by E. Reta Sober
September 12, 2018
In May 2018, China announced its intention to cut tariffs on vehicle imports from 25% to 15% beginning July 1, 2018, in reaction to Trump’s complaints of a trade imbalance.
But, driven by the ongoing trade dispute between Washington and Beijing, China also chose to apply a new, additional 25% surtax on US-made vehicles beginning in July 2018, with the result that US-made vehicles imported to China now face a total 40% duty.
The retaliatory tariffs impact automakers headquartered around the world, including leading vehicle exporters such as:
However, the advantage falls to European competitors, such as Audi, that only export cars built in Europe to China because these companies can take advantage of the lower 15% tariff rate.
Other European automakers find themselves doubly impacted by the US’ self-imposed trade war. On the one hand, these suppliers see their competitiveness in the US market undercut by US tariffs on vehicles imported from the EU. On the other hand, firms such as BMW and Daimler have both invested in US-based automotive production sites in recent years, and those facilities export vehicles to China. Cars manufactured in the US for export will be negatively impacted by Chinese tariffs on US-made cars.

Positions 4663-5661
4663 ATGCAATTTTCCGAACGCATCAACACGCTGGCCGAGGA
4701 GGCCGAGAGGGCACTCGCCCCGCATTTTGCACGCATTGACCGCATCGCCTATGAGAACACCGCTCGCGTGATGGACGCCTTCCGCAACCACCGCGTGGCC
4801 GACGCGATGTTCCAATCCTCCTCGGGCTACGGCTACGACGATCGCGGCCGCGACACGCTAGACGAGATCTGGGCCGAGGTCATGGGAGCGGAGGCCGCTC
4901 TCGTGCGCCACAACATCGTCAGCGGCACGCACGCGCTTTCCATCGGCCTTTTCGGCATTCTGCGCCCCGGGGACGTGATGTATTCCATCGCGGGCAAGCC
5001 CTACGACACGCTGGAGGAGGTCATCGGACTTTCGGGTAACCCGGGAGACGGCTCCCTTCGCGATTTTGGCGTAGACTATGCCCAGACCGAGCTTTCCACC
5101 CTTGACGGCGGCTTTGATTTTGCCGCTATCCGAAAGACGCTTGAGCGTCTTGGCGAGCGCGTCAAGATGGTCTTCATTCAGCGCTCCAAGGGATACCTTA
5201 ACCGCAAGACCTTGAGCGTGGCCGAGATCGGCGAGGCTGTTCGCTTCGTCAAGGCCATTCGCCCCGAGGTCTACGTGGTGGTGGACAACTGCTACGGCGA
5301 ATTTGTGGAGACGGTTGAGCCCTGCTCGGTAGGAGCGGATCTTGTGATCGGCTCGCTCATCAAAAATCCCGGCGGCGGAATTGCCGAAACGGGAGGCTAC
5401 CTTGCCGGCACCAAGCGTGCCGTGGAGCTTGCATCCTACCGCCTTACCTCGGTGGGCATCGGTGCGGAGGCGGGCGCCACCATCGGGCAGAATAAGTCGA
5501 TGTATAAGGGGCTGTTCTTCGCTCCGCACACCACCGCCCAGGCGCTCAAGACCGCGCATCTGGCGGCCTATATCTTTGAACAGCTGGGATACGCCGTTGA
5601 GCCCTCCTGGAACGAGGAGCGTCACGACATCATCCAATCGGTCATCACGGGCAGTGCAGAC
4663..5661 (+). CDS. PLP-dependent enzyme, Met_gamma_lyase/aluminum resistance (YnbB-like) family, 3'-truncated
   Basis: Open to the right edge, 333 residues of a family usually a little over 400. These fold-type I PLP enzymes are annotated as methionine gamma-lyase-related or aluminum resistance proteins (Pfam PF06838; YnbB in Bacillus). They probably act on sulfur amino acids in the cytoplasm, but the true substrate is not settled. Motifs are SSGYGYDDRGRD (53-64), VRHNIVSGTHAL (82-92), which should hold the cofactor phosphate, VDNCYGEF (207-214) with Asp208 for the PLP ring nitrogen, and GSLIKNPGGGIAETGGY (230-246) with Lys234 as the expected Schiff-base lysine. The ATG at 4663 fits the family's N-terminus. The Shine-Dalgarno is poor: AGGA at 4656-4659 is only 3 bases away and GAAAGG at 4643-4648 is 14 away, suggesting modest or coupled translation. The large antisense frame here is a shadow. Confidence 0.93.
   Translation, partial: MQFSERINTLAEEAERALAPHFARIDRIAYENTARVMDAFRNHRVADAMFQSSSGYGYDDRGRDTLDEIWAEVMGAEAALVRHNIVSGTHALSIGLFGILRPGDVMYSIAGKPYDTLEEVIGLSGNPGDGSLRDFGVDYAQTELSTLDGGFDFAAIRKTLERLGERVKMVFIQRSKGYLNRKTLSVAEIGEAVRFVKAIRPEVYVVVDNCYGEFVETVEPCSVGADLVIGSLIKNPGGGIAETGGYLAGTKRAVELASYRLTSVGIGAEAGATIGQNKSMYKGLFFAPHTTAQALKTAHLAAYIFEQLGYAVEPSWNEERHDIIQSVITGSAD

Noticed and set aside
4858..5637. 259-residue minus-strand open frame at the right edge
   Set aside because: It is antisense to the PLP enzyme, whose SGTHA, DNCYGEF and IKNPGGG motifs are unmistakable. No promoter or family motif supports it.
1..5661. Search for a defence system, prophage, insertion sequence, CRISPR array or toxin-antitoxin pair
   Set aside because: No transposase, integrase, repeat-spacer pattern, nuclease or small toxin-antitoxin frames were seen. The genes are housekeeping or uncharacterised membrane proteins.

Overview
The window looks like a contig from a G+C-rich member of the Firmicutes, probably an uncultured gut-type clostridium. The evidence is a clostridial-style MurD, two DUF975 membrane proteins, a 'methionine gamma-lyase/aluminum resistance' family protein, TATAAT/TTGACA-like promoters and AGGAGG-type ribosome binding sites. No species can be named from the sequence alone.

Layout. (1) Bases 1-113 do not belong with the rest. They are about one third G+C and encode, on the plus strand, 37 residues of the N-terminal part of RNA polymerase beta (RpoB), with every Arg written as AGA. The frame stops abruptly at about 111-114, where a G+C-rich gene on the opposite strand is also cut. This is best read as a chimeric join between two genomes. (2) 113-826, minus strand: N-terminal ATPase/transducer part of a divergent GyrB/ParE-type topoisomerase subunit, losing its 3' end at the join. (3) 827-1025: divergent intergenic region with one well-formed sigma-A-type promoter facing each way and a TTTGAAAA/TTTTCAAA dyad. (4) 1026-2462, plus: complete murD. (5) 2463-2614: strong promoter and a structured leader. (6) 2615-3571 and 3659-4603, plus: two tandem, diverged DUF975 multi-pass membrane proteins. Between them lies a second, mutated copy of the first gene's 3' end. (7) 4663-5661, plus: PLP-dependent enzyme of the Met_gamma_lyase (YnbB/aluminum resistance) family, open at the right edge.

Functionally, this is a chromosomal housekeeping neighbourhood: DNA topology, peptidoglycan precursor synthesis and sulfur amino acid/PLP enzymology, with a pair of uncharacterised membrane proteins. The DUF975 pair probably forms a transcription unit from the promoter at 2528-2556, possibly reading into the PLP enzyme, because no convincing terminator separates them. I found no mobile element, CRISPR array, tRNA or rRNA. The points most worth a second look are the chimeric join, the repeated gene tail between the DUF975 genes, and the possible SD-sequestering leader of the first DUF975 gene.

Larger US companies such as Ford and GM tie production in the US closely to local demand and export a lesser number of vehicles to China, so these two companies will be less impacted by the retaliatory tariffs than other manufacturers. In fact, both Ford and GM already maintain production capacity in China, and the two firms are likely to increase their investment in the country in order to avoid the sting of the most recent round of retaliatory tariffs.
While higher-value and luxury cars will be less impacted due to greater price elasticity among the wealthy, Tesla has already had to pass along price increases to the Chinese consumer. In addition, Tesla is pursuing the idea of opening a third gigafactory, this time in China, in an effort to circumvent the effects of the trade war. However, the effectiveness of this strategy depends on the longevity of the trade dispute since the factory isn’t expected to be online before 2021.
The cumulative effect of the various automotive-related tariffs will be a shift away from US-based automotive manufacturing by both domestic and foreign multinational firms, with the US’ steel and aluminum tariffs raising the costs of domestic production and Chinese tariffs on vehicles imported from the US reducing the competitiveness of these vehicles in the large Chinese market.
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